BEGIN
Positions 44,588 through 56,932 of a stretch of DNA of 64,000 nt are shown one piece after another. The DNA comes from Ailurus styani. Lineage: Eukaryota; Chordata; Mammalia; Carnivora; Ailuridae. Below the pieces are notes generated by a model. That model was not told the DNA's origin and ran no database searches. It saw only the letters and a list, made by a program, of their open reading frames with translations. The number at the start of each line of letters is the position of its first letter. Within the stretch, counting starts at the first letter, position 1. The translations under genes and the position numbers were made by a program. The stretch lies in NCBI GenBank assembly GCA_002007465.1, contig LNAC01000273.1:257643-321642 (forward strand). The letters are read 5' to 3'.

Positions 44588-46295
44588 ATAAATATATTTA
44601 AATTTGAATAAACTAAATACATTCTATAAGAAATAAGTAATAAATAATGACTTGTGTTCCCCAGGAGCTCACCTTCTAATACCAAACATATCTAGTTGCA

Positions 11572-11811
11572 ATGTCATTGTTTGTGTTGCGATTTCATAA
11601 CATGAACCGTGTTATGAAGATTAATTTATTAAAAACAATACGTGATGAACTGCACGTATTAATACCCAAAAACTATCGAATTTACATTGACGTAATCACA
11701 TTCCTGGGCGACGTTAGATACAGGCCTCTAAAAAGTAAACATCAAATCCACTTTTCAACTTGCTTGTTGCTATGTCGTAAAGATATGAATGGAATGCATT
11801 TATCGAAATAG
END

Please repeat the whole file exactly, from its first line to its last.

Positions 44,588 through 56,932 of a stretch of DNA of 64,000 nt are shown one piece after another. The DNA comes from Ailurus styani. Lineage: Eukaryota; Chordata; Mammalia; Carnivora; Ailuridae. Below the pieces are notes generated by a model. That model was not told the DNA's origin and ran no database searches. It saw only the letters and a list, made by a program, of their open reading frames with translations. The number at the start of each line of letters is the position of its first letter. Within the stretch, counting starts at the first letter, position 1. The translations under genes and the position numbers were made by a program. The stretch lies in NCBI GenBank assembly GCA_002007465.1, contig LNAC01000273.1:257643-321642 (forward strand). The letters are read 5' to 3'.

Positions 44588-46295
44588 ATAAATATATTTA
44601 AATTTGAATAAACTAAATACATTCTATAAGAAATAAGTAATAAATAATGACTTGTGTTCCCCAGGAGCTCACCTTCTAATACCAAACATATCTAGTTGCA

Positions 11572-11811
11572 ATGTCATTGTTTGTGTTGCGATTTCATAA
11601 CATGAACCGTGTTATGAAGATTAATTTATTAAAAACAATACGTGATGAACTGCACGTATTAATACCCAAAAACTATCGAATTTACATTGACGTAATCACA
11701 TTCCTGGGCGACGTTAGATACAGGCCTCTAAAAAGTAAACATCAAATCCACTTTTCAACTTGCTTGTTGCTATGTCGTAAAGATATGAATGGAATGCATT
11801 TATCGAAATAG